5G-enabled technologies could help deliver huge emissions savings which could accelerate the UK’s renewable energy transition, according to new economic modelling.
The modelling reinforces the environmental benefits of 5G Standalone (5G SA), particularly when it comes to making the UK’s renewable energy production and distribution network more efficient to further reduce reliance on natural gas or coal powered generation.
The research indicated that across renewables, wind power generation gains the greatest benefit from 5G technology, particularly through drones, sensors and remote monitoring systems to drive infrastructure efficiencies from the wind farm, right through to homes.
However, these efficiencies can only be achieved with the timely rollout of a 5G SA network. That is why, following completion of the proposed joint venture, Vodafone UK and Three UK have committed to investing £11 billion in the first 10 years as a combined business which will help deliver 99% of 5G Standalone population coverage by 2034.
This critical infrastructure will deliver a superior network that will allow the firms to build towards the UK’s digital future, faster and facilitate the innovations needed to support the UK towards its Net Zero journey.
The modelling conducted by WPI Economics for Vodafone reveals that harnessing the power of 5G in wind power generation could reduce total CO2e emissions by 63 million tonnes, the equivalent to taking 700,000 petrol cars off the road by 2035.
This is enabled by technology such as:
• 5G remote maintenance drones which could increase the energy capacity of wind farms by 8GWh by 2035, providing a much-needed solution for wind turbines that are often prone to failure. Over time, this could translate into an additional 27 TWh of energy output. When considered alongside the UK’s annual electricity consumption of 320.7 TWh in 2022, this additional output would be a significant stride forward in renewable energy generation.
• 5G-enabled Internet-of-Things (IoT) solutions which take advantage of 5G SA’s low latency for real-time monitoring of wind farms to ensure operations can run smoothly. IoT and machine learning can also optimise the angle of each turbine, enabling them to stand closer together, which could lead to a 30-68% improvement in the wind farms’ capacity.
• 5G smart grids which use IoT to collect complex data-sets like wind speed, temperature and power output and effectively share real-time information that enables more effective monitoring of the grid, with millisecond-level precision – extremely important because of the variable nature of wind-generated energy, which can place significant, unpredictable demand on the network.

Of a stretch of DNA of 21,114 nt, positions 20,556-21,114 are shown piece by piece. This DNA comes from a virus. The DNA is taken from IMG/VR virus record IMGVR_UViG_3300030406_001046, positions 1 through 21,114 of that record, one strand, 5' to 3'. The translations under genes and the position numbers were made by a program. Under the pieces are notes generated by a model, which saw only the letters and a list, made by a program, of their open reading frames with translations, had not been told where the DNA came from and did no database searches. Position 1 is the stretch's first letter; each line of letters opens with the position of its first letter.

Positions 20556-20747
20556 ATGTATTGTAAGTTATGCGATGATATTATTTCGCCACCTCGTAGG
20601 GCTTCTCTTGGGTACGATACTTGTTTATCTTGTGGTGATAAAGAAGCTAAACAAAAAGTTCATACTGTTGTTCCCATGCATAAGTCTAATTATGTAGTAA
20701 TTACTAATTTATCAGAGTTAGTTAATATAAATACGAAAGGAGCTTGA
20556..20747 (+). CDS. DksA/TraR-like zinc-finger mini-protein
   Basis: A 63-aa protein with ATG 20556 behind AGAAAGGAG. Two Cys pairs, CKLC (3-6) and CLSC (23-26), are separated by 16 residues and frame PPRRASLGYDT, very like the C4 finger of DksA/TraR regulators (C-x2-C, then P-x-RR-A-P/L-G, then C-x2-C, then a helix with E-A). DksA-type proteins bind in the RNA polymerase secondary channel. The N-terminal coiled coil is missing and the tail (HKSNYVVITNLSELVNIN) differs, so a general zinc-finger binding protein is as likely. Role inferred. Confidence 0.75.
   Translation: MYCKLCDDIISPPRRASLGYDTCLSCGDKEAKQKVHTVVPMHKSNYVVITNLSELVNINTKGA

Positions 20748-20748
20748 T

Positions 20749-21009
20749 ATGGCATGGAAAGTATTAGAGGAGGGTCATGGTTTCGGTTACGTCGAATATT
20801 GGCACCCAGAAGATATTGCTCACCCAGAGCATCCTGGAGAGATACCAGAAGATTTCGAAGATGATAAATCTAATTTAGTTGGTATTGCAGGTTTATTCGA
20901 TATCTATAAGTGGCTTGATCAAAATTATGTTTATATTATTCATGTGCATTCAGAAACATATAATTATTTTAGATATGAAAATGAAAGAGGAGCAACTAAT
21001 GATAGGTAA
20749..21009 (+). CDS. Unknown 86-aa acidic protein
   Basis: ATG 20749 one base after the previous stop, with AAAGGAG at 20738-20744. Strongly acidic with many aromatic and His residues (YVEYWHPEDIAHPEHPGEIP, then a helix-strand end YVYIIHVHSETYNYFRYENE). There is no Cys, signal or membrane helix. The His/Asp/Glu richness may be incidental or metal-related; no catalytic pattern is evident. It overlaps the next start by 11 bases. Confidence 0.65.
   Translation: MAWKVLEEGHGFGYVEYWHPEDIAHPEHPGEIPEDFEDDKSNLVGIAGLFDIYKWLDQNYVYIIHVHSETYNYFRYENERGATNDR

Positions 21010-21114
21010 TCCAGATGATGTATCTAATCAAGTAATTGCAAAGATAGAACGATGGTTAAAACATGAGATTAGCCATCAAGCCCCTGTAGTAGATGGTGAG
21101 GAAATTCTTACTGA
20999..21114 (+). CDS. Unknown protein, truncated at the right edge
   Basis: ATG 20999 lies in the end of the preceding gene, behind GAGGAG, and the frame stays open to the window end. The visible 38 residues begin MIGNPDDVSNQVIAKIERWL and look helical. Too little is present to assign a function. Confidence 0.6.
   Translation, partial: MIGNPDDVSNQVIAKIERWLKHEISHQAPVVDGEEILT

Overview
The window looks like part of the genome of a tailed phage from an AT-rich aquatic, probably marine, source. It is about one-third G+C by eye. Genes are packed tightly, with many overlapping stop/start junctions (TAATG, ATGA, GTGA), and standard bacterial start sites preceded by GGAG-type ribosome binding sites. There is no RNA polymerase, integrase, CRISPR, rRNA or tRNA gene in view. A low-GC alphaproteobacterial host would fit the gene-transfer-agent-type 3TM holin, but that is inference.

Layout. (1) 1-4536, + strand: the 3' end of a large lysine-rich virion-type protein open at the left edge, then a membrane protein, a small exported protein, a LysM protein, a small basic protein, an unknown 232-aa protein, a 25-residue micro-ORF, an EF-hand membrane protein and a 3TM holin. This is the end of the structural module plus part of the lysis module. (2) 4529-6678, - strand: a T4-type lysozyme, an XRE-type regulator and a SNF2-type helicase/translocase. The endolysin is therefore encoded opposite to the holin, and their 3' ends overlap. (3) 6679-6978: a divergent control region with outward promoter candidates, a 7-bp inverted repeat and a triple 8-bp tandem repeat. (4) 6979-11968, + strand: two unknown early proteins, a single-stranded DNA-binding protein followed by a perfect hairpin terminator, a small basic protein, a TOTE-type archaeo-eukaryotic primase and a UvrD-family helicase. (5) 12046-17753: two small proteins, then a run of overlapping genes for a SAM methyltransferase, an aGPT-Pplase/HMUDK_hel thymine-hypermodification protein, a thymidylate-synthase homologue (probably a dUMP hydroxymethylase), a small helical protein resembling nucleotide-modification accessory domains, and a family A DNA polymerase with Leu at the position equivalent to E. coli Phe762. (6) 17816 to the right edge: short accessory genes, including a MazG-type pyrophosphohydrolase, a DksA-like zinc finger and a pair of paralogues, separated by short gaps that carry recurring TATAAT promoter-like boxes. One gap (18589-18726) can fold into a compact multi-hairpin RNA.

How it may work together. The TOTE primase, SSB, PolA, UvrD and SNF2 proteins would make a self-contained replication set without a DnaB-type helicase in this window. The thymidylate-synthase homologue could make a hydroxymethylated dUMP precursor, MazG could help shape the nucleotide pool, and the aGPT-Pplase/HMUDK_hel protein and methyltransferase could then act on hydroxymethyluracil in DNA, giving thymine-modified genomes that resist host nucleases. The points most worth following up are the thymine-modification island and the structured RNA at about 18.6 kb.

Andrea Dona, Chief Network Officer, Vodafone UK, said: “Making the switch to renewable energy is fundamental in the UK’s Net Zero journey and I’m excited about the role 5G Standalone can play in accelerating this transition. 5G SA is critical in making renewable energy outputs more reliable, efficient and boosting capacity. This makes the need for a faster 5G rollout even more important.
”As a combined business with Three UK, when the proposed joint venture completes, we will be committed to helping the UK deliver on its climate ambitions by investing £11bn over the next decade in rolling out Standalone 5G across the UK, reaching over 99% of the UK population by 2034 and helping the UK’s energy industry decarbonise sooner.”
Yusuf Patel, Chief Technical Officer, EDF Renewables UK and Ireland said “We welcome the findings from Vodafone’s research that highlights the importance of 5G technology in facilitating the innovations needed to support the UK on its Net Zero journey. It is clear that by working together we can build a lower carbon future and confirm the UK’s place as a global leader in decarbonisation.”
In June, Vodafone launched the UK’s first Standalone network, 5G Ultra, creating one of the most technologically advanced network for customers.
The estimated figures are based on analysis by WPI Economics using trusted data sources, including data from the Department for Energy Security & Net Zero, Department for Transport and the ONS, as well as academic literature. Overall benefits are calculated based on a Theory of Change flow, which breaks down the total effect into discrete effect channels identified through a literature review. Benefits coming from each channel are estimated and summed together (where applicable). The analysis presents emissions avoided between 2024 and 2035, assuming a staggered implementation of 5G-enabled solutions over time. The estimates are based on official government projections of CO2e emissions by industry, and the projected changes in sources of energy generation.
Image courtesy of Shutterstock.